Los Angeles County Sheriff Alex Villanueva is defending his hiring of a law firm in his failed attempt to reinstate a deputy fired over domestic violence allegations, despite the argument of county lawyers that the firm did not have a valid contract with the county to be counsel for the sheriff.
Villanueva’s support of former Deputy Caren Carl Mandoyan angered members of the Board of Supervisors, and the county filed a petition in March 2018 seeking to have Mandoyan’s rehiring declared void. Los Angeles Superior Court Judge Mitchell Beckloff ruled in favor of the county in September 2020.
The county brought the current complaint on Nov. 16 against Quinn, Emanuel, Urquhart & Sullivan LLP, asking that a judge find that the firm did not have a contract with the county for its representation of Villanueva. In a hearing set for Feb. 14, the county also is asking that a preliminary injunction be issued staying the arbitration that began with the selection of a panel in December until the issue of whether a contract exists is decided.
However in a new sworn declaration, Villanueva says he was told by the County Counsel’s Office in a Feb. 28, 2019, letter that he was permitted to seek independent counsel in the Mandoyan case.
“Although I had not been informed that the Board (of Supervisors) and County Counsel were planning on suing me and LASD, pursuant to the authorization in the Feb. 28 letter I engaged Quinn, Emanuel,” Villanueva says.
Villanueva maintains he objected to the County Counsel’s Office continuing to advise the Board of Supervisors adversely to him and the LASD in the Mandoyan matter after the county sued, but says his protests “fell on deaf ears.”
The sheriff says that the county is now represented in the Mandoyan matter — which is on appeal — by two private law firms and that one of them, O’Melveny & Myers LLP, told the court that his attempt to reinstate Mandoyan was illegal and that a subsequent settlement with Mandoyan regarding his claims was unauthorized and invalid.
“Those statements are untrue, unauthorized and contrary to my and LASD’s clearly stated position in the Mandoyan matter,” Villanueva says. “To make matters worse, I am informed and believe that O’Melveny has made these statements supposedly acting as my and LASD’s counsel.”
The sheriff further says he rejects the law firm’s alleged claims that his hiring of Quinn, Emanuel was “illegal, invalid and unenforceable.
“As O’Melveny well knows from its adverse representation of the county against me and LASD in the Mandoyan case, these statements are not a truthful representation of our position and no counsel or me and LASD would properly ever make, or ever be authorized to make, such statements to any court or tribunal,” according to the sheriff.
Quinn, Emanuel, Urquhart & Sullivan LLP served the county with an arbitration demand on Oct. 29, according to the county’s current suit.
“Quinn claims that it is entitled to compensation for unpaid fees and costs that it incurred in 2019 for representing the sheriff in a matter in which it repeatedly refused to sign a valid engagement agreement with the county as required by law,” the suit states. “Instead of contracting with the county, Quinn represented the sheriff for over nine months without a valid retainer agreement.”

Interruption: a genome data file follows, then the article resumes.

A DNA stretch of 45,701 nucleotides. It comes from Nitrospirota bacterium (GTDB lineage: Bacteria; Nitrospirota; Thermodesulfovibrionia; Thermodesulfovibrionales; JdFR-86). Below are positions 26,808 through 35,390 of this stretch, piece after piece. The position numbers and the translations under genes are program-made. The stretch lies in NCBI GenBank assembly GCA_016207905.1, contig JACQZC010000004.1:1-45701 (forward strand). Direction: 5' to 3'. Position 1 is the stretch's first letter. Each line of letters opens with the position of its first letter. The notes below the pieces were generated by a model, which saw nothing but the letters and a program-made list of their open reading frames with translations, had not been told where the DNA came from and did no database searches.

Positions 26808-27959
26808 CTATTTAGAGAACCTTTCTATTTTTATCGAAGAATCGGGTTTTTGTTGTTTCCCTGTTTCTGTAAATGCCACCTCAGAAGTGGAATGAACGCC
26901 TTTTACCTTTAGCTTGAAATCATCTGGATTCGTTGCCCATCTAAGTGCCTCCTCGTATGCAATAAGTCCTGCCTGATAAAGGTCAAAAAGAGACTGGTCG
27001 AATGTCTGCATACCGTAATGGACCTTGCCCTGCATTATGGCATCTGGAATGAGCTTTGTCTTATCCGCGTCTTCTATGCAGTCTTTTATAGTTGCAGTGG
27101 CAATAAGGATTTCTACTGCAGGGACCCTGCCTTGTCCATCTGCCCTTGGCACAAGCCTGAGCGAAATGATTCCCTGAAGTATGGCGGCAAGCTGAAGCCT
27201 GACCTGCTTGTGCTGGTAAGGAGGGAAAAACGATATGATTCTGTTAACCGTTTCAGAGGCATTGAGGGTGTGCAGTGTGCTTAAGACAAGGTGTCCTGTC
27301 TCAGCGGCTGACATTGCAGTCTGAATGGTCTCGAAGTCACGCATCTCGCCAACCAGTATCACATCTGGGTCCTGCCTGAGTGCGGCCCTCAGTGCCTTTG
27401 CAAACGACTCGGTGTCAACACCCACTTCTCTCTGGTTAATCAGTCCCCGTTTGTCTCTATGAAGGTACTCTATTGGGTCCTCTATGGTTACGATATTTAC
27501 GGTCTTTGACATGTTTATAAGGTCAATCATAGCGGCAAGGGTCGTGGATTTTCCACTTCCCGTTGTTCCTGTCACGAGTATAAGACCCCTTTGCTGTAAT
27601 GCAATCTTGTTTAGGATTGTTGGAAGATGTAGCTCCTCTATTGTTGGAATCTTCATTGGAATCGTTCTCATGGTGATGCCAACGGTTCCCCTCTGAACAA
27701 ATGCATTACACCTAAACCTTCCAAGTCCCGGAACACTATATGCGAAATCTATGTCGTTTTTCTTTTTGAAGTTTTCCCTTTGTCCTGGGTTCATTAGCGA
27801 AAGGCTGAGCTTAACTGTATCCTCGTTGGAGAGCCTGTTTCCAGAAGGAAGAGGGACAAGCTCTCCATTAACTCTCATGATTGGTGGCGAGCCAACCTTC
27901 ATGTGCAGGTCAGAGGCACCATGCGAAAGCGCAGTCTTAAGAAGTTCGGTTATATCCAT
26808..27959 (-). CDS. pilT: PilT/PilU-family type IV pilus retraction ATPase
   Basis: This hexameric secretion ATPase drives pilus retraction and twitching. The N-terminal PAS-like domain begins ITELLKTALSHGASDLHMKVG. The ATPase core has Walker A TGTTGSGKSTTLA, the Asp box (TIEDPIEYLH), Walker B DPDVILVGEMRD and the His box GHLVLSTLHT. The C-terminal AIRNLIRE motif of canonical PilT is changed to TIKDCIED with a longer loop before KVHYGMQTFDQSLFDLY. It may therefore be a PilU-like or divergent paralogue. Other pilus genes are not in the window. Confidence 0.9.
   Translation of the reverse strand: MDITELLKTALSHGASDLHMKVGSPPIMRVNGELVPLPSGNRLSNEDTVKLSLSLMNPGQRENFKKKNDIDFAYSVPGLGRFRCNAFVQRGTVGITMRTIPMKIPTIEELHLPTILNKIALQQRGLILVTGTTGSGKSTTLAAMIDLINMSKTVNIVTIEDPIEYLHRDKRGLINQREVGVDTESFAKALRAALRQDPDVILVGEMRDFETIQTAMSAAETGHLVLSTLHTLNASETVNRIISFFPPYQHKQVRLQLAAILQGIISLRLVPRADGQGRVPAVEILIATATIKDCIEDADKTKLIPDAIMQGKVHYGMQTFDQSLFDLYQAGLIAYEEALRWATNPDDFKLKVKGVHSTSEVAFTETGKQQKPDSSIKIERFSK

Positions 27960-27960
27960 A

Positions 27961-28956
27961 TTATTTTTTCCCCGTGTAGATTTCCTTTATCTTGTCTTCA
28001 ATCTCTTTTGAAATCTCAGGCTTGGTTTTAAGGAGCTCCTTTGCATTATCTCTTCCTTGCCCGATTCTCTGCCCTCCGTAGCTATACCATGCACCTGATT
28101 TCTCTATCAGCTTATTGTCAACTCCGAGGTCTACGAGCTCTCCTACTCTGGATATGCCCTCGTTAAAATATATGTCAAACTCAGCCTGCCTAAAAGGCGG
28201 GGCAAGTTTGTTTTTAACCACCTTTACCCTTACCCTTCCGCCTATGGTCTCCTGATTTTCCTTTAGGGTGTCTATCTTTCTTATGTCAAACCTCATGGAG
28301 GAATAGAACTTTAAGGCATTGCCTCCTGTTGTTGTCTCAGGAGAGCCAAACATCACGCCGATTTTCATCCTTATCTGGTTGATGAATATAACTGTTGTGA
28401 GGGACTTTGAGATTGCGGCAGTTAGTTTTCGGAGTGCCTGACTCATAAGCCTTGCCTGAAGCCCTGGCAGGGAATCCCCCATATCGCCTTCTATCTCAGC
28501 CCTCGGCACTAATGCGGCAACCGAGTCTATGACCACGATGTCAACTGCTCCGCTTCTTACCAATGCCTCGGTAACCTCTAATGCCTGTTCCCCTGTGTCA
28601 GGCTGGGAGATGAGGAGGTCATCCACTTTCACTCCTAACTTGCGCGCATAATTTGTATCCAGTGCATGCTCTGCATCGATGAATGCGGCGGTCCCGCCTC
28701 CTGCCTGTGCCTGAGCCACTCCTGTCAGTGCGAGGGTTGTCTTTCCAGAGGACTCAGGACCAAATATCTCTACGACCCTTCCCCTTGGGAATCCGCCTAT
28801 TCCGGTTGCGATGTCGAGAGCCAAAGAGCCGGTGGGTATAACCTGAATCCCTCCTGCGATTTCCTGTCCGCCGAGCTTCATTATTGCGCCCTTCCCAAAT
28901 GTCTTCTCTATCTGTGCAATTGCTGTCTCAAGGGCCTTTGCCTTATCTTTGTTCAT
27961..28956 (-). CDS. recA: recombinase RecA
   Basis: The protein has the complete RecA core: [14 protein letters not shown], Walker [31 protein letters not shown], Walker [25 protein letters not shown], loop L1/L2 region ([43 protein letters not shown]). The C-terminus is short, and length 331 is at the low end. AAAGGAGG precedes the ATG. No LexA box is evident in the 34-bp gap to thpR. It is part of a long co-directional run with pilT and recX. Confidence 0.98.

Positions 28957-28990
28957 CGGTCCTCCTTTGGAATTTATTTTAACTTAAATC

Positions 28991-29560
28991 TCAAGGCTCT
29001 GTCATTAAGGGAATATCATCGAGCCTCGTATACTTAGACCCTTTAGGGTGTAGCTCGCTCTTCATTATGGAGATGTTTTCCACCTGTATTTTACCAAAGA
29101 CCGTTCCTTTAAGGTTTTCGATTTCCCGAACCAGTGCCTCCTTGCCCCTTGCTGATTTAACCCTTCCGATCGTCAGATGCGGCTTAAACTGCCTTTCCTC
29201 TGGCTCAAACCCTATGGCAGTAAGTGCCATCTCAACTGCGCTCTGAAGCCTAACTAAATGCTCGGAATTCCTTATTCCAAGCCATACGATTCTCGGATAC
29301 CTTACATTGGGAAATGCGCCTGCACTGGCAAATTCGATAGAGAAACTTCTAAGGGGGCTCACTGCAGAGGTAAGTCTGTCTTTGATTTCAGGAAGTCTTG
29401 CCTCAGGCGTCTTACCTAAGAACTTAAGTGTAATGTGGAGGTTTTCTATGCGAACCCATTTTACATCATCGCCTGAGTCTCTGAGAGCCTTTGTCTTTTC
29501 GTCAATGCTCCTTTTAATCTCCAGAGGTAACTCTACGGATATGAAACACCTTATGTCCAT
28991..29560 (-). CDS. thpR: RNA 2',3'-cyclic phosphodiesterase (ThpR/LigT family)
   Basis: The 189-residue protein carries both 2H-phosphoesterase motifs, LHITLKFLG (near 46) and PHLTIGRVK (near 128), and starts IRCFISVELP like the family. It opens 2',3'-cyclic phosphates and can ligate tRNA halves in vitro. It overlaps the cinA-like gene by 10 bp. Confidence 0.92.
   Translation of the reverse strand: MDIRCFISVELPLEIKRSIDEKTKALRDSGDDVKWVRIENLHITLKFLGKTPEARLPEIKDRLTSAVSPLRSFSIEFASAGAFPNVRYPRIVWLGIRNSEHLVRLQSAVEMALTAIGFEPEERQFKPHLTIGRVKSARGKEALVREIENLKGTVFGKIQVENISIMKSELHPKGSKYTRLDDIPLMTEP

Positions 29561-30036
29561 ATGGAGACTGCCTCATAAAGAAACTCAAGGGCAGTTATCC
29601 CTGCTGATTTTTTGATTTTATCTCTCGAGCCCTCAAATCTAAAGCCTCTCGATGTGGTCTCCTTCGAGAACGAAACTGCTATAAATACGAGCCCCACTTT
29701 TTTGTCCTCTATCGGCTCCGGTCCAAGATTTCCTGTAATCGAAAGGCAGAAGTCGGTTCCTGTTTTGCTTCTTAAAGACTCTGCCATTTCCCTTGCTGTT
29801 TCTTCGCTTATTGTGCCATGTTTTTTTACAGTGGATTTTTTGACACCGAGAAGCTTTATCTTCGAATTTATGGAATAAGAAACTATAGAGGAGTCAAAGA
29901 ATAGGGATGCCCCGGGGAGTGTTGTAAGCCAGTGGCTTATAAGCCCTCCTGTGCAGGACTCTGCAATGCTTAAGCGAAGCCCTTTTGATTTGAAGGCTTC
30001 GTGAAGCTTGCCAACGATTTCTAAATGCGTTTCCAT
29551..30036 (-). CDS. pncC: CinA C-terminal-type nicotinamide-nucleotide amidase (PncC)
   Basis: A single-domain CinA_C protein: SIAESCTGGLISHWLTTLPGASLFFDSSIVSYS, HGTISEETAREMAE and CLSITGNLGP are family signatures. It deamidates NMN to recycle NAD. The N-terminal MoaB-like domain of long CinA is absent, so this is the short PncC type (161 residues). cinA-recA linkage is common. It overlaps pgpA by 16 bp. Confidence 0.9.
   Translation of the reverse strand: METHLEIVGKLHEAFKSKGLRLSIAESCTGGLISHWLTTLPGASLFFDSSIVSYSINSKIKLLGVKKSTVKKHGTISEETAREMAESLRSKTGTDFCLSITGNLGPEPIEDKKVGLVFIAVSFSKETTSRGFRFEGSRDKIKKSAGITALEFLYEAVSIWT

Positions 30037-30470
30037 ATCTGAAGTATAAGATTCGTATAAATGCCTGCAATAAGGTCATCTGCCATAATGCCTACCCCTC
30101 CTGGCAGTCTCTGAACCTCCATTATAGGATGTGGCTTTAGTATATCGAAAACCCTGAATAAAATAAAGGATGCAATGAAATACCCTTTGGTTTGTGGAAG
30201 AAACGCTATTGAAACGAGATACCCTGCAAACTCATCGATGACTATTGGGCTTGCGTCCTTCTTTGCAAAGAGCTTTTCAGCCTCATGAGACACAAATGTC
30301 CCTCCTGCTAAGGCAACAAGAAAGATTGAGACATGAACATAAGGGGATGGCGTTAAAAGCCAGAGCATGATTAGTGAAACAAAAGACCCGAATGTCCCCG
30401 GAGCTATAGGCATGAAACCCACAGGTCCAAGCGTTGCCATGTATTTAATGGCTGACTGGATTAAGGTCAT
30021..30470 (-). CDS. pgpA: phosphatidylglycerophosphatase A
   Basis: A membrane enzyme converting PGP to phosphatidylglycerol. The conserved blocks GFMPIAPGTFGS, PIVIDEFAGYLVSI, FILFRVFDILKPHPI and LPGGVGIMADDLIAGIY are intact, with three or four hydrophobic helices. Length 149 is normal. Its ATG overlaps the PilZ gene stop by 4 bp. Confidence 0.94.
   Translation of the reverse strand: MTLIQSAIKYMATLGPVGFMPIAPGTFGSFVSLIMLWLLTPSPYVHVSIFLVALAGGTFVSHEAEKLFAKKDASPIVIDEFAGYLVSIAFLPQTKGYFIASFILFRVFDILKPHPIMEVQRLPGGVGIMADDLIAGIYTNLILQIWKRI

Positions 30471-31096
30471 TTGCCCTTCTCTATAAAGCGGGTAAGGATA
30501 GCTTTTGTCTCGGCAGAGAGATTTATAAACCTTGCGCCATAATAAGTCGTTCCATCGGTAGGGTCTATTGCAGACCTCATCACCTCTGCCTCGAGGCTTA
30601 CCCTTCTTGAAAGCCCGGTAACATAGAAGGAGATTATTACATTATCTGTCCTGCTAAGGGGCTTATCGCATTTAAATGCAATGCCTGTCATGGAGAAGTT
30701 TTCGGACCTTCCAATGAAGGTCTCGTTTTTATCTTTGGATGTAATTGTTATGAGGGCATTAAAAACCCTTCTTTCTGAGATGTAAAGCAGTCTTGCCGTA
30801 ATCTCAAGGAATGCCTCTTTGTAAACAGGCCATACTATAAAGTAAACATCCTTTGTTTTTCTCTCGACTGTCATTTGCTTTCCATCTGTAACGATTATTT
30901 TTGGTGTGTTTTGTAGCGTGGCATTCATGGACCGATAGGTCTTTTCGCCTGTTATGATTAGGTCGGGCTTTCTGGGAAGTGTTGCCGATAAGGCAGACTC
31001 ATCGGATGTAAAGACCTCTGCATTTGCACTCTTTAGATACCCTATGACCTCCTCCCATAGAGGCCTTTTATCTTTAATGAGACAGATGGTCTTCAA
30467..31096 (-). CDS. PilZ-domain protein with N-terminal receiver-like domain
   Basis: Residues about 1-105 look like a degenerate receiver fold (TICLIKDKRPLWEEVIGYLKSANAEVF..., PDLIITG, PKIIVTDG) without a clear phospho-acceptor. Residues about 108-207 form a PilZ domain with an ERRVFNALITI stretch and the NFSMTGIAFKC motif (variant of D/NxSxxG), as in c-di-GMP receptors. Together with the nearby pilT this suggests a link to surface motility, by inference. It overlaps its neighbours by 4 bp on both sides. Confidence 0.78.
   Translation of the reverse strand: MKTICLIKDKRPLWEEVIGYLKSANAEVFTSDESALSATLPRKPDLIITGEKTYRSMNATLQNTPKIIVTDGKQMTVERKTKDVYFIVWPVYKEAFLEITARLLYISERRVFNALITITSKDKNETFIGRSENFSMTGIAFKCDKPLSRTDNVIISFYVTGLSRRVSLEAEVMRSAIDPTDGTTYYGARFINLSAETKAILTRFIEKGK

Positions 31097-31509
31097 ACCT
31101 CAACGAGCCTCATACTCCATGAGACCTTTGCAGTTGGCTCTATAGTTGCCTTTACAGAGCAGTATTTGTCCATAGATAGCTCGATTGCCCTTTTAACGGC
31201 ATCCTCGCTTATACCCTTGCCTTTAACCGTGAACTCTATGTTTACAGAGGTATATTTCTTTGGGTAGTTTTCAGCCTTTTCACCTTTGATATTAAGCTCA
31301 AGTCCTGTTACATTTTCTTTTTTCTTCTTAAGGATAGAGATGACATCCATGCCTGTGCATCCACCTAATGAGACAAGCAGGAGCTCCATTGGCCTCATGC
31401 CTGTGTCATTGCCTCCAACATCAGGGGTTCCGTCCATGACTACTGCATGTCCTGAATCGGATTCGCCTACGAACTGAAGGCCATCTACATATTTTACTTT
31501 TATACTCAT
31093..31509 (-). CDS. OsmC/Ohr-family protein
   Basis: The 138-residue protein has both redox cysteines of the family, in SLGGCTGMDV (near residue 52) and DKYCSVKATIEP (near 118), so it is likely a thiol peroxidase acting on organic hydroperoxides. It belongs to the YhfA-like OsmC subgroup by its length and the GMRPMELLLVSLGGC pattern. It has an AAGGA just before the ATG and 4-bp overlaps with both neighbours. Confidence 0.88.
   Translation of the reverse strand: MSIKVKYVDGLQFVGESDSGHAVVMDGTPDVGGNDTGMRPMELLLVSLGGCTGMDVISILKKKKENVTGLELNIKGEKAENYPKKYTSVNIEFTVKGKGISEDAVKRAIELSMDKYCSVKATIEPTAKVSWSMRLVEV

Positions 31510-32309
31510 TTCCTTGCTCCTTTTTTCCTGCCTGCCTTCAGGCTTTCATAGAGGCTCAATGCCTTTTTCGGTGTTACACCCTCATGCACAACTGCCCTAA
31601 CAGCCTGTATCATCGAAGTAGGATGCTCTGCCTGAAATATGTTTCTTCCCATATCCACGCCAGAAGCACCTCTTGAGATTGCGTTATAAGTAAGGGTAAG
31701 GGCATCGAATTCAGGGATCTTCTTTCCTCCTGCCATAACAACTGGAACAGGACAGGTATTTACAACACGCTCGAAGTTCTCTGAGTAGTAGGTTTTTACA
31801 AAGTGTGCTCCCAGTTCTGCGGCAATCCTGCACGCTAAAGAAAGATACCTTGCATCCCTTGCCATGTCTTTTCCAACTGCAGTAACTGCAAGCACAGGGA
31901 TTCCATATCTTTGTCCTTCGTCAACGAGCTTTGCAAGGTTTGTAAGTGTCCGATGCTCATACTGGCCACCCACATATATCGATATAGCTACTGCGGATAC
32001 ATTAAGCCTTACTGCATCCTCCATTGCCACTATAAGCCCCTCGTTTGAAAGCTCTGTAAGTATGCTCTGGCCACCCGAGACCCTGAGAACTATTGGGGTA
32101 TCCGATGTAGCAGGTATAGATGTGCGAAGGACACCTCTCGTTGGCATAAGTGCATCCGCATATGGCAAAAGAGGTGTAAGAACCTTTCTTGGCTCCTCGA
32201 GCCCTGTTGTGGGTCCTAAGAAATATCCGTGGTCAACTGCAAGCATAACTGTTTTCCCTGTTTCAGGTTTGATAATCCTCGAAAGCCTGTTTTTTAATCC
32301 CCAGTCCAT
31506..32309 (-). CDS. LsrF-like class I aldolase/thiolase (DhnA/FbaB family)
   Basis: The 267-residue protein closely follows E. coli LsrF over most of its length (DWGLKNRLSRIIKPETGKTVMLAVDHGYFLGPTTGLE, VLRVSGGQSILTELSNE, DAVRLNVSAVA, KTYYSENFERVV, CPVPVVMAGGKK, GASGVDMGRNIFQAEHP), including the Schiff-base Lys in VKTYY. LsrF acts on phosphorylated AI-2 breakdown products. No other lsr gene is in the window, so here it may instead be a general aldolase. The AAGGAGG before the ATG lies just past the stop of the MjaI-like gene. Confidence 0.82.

A representative for Quinn Emanuel previously issued a statement regarding the complaint.
“Quinn Emanuel was engaged by the sheriff and LASD as independent counsel pursuant to written authorization by the Board of Supervisors and County Counsel,” the statement read. “Unfortunately, even though the firm’s bills were reviewed and approved for payment, the county refused to honor its authorization and pay the fees and costs incurred defending the sheriff and LASD. The firm is pursuing the matter in arbitration as expressly provided in the signed engagement agreement.”
However, the county alleges that Villanueva retained the law firm in March 2019 without permission.
“Because the sheriff had no authority to contract for legal services, this contract was void, unenforceable and without authority of law,” the current suit states.
Quinn Emanuel represented Villanueva despite an order from then-Presiding Judge Kevin Brazile that the firm could not receive county funds without a contract, according to the county’s current suit.
Quinn Emanuel left the case in January 2020 and Stanley Friedman became Villanueva’s new lawyer.
Mandoyan, who worked on Villanueva’s campaign and served as his personal driver, was fired in 2016 following allegations of domestic violence, stalking and harassment of a woman he dated. According to an Office of Inspector General report, the sheriff’s department also found that Mandoyan lied to Internal Affairs investigators.
Villanueva repeatedly defended bringing Mandoyan back to the department, questioning the allegations against the deputy and accusing the county’s Civil Service Commission of ignoring evidence that could have cleared him of wrongdoing.